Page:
Participation in team projects above and beyond the rote requirements of the job is a device for tapping unexpected individual contributions.   It helps read people for change by giving them broader outlook and more skills.  And it ensures that people have information beyond their limited purview.

Good teams are action bodies that develop better systems, methods, products, or policies than would result from unilateral action by one responsible segment, or even from each of the team members working in isolation from the others.   The results are likely to b more innovative and more easily used.   And the individual involved are more empowered by the access to the additional power tools the team offers than they would be even if exercising their clear and unquestioned authority within one segment.




From “What’s Working”   February 4, 1998

The critical question may not be:  “ How do we make a team work?”  but “Do we need a team for this work at all?”

Ask yourself,   Does this project really require collective work?   If you can just as easily see a project being divided into parts, assigned to several individuals and then given back to a leader who integrates the completed parts, a team is probably unnecessary.

Collaborative work is better when your company is tackling brand new projects where the added creativity sparked by teams is key.

Do team members lead various parts of the project?    When a team leader makes all the key decisions, it’s not a team.  On true teams, each member should have the lead responsibility for one aspect of the project.  If the team members have discovered that’s not the most effective tactic for getting the work done, chances are you should disband the team.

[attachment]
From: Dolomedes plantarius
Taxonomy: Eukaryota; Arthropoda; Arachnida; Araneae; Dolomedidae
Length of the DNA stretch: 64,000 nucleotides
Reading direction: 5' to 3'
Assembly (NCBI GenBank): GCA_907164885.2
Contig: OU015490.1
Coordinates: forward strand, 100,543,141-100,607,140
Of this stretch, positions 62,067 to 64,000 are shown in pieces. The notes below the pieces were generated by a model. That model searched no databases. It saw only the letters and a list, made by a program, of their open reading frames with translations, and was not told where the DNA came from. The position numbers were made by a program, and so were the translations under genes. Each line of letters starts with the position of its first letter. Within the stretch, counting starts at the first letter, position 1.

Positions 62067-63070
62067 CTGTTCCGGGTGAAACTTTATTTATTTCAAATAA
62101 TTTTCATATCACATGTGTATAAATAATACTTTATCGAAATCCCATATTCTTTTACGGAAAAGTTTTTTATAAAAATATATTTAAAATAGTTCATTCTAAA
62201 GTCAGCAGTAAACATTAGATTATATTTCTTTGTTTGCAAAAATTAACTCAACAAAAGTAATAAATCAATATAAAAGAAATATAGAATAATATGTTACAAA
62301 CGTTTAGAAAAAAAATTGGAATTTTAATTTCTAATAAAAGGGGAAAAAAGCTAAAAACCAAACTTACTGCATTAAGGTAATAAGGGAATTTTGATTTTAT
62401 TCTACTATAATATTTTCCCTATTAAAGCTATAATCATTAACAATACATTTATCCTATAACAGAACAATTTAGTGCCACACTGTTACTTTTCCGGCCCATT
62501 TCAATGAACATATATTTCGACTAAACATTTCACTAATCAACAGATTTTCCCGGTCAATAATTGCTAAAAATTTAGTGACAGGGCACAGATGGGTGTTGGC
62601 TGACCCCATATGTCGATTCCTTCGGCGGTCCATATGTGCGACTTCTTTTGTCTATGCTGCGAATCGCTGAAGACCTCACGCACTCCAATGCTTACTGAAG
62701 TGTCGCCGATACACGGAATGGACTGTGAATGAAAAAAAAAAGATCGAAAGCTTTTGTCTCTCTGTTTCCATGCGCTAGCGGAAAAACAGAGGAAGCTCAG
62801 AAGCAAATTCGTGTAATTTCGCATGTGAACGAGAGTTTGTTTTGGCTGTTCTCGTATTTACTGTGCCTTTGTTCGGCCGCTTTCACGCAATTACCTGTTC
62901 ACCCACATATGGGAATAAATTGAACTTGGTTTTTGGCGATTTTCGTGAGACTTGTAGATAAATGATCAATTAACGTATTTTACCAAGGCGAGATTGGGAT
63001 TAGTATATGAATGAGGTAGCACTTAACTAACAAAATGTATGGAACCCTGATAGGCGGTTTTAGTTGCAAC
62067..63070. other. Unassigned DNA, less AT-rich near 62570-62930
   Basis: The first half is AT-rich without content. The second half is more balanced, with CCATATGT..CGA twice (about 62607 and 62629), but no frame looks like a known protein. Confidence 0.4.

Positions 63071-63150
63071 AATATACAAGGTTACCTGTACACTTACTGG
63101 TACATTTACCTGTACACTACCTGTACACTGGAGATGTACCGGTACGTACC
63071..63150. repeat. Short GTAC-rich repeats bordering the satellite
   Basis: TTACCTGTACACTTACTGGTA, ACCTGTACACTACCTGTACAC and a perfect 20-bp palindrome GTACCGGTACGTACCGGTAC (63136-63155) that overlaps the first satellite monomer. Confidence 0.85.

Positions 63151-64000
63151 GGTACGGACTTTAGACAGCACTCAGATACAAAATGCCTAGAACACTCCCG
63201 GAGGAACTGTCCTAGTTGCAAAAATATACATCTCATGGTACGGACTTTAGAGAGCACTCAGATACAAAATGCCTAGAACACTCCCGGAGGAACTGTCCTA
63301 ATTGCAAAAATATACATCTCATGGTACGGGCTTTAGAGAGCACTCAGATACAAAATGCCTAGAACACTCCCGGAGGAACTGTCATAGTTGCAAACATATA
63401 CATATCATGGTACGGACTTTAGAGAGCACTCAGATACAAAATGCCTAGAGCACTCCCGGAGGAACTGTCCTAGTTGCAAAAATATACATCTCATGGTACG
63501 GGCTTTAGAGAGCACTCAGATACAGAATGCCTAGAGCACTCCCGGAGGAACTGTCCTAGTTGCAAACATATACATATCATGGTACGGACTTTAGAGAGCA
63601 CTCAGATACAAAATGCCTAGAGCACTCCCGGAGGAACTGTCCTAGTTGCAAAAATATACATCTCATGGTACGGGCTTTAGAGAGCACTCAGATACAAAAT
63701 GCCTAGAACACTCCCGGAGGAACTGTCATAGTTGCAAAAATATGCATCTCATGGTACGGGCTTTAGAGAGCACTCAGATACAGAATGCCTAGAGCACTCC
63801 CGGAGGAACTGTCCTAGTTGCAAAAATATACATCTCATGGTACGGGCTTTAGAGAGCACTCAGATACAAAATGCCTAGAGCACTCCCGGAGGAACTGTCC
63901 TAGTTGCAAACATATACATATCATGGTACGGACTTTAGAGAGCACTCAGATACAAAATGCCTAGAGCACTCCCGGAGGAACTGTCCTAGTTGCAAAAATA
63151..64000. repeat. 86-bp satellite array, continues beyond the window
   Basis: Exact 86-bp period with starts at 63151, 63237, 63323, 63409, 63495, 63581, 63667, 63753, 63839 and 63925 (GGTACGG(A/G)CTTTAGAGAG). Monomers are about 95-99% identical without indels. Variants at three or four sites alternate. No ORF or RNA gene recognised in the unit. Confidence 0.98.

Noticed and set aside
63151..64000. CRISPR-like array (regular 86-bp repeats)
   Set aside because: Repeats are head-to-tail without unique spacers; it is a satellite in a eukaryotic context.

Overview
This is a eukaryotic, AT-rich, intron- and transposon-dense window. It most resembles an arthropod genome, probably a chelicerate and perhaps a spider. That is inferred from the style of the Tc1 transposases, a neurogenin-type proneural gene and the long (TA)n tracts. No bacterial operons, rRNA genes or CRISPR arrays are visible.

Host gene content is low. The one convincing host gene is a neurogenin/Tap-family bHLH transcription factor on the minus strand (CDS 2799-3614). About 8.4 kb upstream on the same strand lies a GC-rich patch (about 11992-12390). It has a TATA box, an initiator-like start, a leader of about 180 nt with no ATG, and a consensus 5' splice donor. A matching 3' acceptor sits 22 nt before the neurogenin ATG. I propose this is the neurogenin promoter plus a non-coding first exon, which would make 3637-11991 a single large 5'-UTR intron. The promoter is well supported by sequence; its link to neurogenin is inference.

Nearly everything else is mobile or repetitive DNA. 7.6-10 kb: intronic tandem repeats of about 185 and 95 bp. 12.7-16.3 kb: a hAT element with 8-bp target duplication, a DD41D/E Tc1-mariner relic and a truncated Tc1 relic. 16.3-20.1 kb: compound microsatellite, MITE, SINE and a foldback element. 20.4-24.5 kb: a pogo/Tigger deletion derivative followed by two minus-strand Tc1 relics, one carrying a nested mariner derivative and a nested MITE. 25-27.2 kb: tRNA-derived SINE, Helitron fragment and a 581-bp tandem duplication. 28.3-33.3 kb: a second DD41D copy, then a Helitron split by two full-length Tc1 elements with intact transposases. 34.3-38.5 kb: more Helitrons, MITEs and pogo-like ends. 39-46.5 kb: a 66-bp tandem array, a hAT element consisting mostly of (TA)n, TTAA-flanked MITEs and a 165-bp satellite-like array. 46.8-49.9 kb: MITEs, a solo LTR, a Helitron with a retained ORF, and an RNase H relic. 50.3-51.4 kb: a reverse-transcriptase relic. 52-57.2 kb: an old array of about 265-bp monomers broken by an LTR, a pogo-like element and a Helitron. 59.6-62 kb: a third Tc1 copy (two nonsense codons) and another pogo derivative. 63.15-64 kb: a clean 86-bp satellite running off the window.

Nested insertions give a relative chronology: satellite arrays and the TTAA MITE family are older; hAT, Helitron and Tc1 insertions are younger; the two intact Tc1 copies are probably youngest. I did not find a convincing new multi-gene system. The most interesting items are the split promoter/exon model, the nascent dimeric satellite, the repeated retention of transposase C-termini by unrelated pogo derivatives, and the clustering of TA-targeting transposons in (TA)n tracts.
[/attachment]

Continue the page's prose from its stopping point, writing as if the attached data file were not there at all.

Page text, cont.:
Do people in the group hold each other accountable?    As above, if the team members answer to a “team leader” and not each other, then the group isn’t really a team.


How to Make Meetings Work !

Why have meetings in the first place?

  • People need to communicate with each other to get things done, and face to face interaction is often necessary.


  • The creative dynamics of the group can develop new alternatives and solutions.
  • The results from a group can often be greater than the sum of its parts.
  • A meeting is an excellent place to think together, and not just exchange words.
  • A problem that requires the knowledge and experience of several people can often be solved best by bringing them all together in a meeting.
  • When group meetings work well, people will tend to work better back at their desks. They feel productive and that encourages them to work better on their own.
  • Thoughts can be shared that allows each group member to do their own job with greater efficiency
  • Ideas can be developed
  • Problems can be identified and solved
  • Rumors can be squelched
  • People can be informed
  • Assignments can be delegated
  • Productivity is improved.
  • Mutual respect and understanding can grow
  • Opinions can be changed
  • Information can be quickly disseminated
  • Praise can be given



What happens when a meeting doesn’t work?                                                      

  • People are frustrated and angry.
  • They take the frustration back to work, and waste other people’s time griping about what happened.
  • The unresolved conflicts spill over into other parts of the business.
  • The work has to be done again. Another meeting has to be called to accomplish what should have been accomplished the first time.




Steps to a Better Meeting

Before the Meeting                                                                                           

  • Plan the meeting carefully:
  • Why do we need a meeting?
  • What is the topic?
  • Who should attend?
  • When will the meeting occur?
  • Where will the meeting occur?
  • Room set up